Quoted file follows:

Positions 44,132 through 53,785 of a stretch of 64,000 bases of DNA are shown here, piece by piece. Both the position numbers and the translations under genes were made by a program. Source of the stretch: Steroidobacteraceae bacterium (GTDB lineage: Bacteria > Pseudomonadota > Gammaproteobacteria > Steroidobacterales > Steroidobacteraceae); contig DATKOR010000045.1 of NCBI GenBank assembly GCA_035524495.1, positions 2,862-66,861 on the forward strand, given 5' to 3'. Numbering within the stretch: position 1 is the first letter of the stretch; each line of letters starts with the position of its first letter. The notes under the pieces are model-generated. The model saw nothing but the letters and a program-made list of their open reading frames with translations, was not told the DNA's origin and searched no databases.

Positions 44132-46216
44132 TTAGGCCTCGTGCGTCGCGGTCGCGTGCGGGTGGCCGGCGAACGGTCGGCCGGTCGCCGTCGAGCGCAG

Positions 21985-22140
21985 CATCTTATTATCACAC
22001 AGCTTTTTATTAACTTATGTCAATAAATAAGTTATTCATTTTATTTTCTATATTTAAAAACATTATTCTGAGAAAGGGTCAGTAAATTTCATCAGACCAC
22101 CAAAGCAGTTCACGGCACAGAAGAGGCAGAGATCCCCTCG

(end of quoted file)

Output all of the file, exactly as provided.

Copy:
Positions 44,132 through 53,785 of a stretch of 64,000 bases of DNA are shown here, piece by piece. Both the position numbers and the translations under genes were made by a program. Source of the stretch: Steroidobacteraceae bacterium (GTDB lineage: Bacteria > Pseudomonadota > Gammaproteobacteria > Steroidobacterales > Steroidobacteraceae); contig DATKOR010000045.1 of NCBI GenBank assembly GCA_035524495.1, positions 2,862-66,861 on the forward strand, given 5' to 3'. Numbering within the stretch: position 1 is the first letter of the stretch; each line of letters starts with the position of its first letter. The notes under the pieces are model-generated. The model saw nothing but the letters and a program-made list of their open reading frames with translations, was not told the DNA's origin and searched no databases.

Positions 44132-46216
44132 TTAGGCCTCGTGCGTCGCGGTCGCGTGCGGGTGGCCGGCGAACGGTCGGCCGGTCGCCGTCGAGCGCAG

Positions 21985-22140
21985 CATCTTATTATCACAC
22001 AGCTTTTTATTAACTTATGTCAATAAATAAGTTATTCATTTTATTTTCTATATTTAAAAACATTATTCTGAGAAAGGGTCAGTAAATTTCATCAGACCAC
22101 CAAAGCAGTTCACGGCACAGAAGAGGCAGAGATCCCCTCG